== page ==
Lahar Warning System

Upgrade and Expansion Projects:

There are currently five AFM sites on both the Carbon and Puyallup Rivers, plus two radio repeaters. The United States Geological Survey (USGS), in coordination with Pierce County Emergency Management (PCEM), has made plans to upgrade the Acoustic Flow Monitors (AFM) detection technology. The USGS is working on a multiyear project to enhance the system and create new sites called Lahar Monitoring Stations (LMS) with new software, more solar panels, and some cameras. The upgrade project will focus first on the Puyallup drainage. Both systems will run in tandem to ensure operability before the old AFMs are removed.

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PCEM is also in the midst of an expansion project that will increase the number and reach of the sirens. PCEM currently maintains thirty-four sirens in the Puyallup River Valley, with the plan to add several more within the next year. Once the project is complete, PCEM will be able to use voice warnings that include alternate languages, integrate flashing lights to reach additional vulnerable populations, and expand the network to the Nisqually River Valley. The sirens can then be used to warn about all hazards. The sound of the monthly test may change as a result of this expansion project.

Click on the video to hear what the siren sounds like.

Overview:

One of the natural hazards facing residents of Pierce County is volcanic activity from Mt. Rainier. Experts consider it one of the most dangerous volcanoes in the world, largely because of the threat of a lahar. A lahar is a large volcanic mudslide, stemming from snow and ice melt; given the sheer number and volume of glaciers on Mt Rainier, and proximity of residents to the mountain, the damage could be catastrophic.

The Puyallup River Valley is at greatest risk. Tens of thousands of people live in areas that may have as little as 40 minutes to as much as 3 hours to move to safety once a large lahar is detected, so the system is robust, warnings are disseminated promptly and widely, and people in harm’s way are taught how to prepare and take protective actions.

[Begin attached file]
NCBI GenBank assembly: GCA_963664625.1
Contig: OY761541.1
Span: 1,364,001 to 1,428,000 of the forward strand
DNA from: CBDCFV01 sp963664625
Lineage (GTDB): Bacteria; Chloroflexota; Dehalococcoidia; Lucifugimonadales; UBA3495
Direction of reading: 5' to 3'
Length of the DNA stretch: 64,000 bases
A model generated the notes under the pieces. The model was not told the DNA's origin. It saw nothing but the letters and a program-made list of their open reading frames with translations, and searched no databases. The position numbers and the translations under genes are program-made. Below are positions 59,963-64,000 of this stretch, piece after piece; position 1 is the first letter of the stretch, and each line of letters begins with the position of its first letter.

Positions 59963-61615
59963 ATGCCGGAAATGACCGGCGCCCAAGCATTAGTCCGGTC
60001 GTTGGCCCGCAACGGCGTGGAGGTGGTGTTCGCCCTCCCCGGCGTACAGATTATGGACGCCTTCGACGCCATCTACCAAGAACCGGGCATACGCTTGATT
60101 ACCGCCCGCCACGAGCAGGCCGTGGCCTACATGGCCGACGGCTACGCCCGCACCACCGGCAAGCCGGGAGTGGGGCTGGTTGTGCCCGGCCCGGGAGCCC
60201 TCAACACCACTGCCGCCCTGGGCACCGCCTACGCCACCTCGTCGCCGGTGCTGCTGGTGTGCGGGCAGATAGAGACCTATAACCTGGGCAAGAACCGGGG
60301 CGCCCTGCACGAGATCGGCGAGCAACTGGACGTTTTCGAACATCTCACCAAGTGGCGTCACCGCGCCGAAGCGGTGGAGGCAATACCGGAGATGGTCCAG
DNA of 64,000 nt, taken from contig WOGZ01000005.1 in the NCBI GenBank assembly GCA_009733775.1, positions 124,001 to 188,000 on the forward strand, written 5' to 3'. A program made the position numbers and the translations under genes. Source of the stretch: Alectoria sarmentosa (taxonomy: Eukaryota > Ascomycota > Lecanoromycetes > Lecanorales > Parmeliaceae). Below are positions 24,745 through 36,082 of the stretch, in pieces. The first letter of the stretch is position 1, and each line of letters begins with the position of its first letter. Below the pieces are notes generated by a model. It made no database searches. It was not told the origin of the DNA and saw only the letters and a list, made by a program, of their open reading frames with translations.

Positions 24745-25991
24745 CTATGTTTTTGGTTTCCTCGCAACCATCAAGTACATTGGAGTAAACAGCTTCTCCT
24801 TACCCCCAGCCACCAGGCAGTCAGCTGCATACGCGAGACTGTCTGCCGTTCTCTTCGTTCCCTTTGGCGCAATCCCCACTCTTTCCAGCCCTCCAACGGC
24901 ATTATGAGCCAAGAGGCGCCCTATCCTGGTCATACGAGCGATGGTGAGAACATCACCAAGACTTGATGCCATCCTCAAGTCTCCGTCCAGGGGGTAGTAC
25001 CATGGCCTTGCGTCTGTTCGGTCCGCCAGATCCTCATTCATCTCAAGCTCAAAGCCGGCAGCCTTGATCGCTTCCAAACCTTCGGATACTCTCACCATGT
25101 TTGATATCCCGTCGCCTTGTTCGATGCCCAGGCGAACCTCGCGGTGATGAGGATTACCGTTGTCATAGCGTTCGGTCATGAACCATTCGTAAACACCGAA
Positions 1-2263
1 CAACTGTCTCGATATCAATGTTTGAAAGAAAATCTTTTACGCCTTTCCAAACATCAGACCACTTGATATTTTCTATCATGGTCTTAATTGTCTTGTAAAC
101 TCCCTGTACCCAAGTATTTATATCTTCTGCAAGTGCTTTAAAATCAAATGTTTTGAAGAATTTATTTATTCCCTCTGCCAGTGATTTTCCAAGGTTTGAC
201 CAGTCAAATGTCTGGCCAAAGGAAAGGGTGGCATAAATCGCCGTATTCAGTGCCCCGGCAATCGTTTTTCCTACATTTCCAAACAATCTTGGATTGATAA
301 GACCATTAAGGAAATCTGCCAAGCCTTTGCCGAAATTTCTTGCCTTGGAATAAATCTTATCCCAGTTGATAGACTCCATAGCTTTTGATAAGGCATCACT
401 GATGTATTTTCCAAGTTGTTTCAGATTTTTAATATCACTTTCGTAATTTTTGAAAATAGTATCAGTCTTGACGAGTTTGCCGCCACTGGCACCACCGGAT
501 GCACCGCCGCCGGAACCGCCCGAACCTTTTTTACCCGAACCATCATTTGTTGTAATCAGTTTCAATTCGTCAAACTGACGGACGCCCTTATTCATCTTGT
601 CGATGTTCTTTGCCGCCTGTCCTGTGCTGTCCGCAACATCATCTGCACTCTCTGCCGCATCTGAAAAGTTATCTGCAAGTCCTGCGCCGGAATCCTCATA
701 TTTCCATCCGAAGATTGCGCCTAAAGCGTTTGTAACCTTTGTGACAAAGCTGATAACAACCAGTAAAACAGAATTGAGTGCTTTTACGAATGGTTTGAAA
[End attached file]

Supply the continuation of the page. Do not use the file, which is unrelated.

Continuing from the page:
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In response to this hazard, Pierce County Emergency Management (PCEM) has worked closely with our partners to create an integrated lahar warning system. The Mt. Rainier Lahar Warning System consists of two separate components, operating in tandem: Acoustic Flow Monitors (AFM) and the All Hazard Alert Broadcast (AHAB) sirens. Residents will also receive warning via PCALERT and other alerting mechanisms.

Components:

Acoustic Flow Monitors (AFM): An automated system detects lahar flows by using a network of small sensors called acoustic flow monitors (AFMs) embedded underground to measure ground vibrations made by passing lahars. Computer base stations located in the Washington State Emergency Operations Center (EOC) and South Sound 9-1-1 continuously analyze signals from the field stations. Upon detection of a lahar, the computer alerts the 24 hour emergency monitoring and notification centers, who then initiate the warning component of the system. Warning messages would trigger immediate, preplanned emergency response actions.

Lahar Detection How It Works_PP Slide Image_ 061118 Presentation

All Hazard Alert Broadcast (AHAB) Sirens: The siren component is one aspect of that pre-planned emergency response. When imminent danger threatens, the outdoor sirens will be activated. Citizens will be advised to evacuate the valley floor and head to higher ground. The sirens are made for outdoor warning and used to alert residents in the Puyallup River Valley of the need to evacuate due to a lahar or other volcanic event. The outdoor sirens are tested at noon on the first Monday of every month. The outdoor sirens wail for approximately five minutes during the testing. During a real event, the outdoor sirens will continuously wail until the batteries die or they are destroyed.

Lahar Detection Instrumentation Package

Partnerships:

PCEM works in partnership with the United States Geological Survey (USGS), the Pacific Northwest Seismic Network (PNSN), Washington Military Department’s Emergency Management Division, and South Sound 9-1-1 to monitor and operate the systems.

The AFM component was developed by the USGS in 1998 and is now maintained by PCEM, while the sirens are operated and maintained by PCEM. Both components are in the midst of upgrade and expansion projects.

The outdoor sirens have been placed throughout the valley in close partnership with cities and towns, to include Orting, Puyallup, Sumner, Fife, and the Port of Tacoma. PCEM is in the midst of an expansion project that will increase the number and reach of the sirens. That expansion will include towns in the Nisqually River Valley, and outreach to partners there has already begun.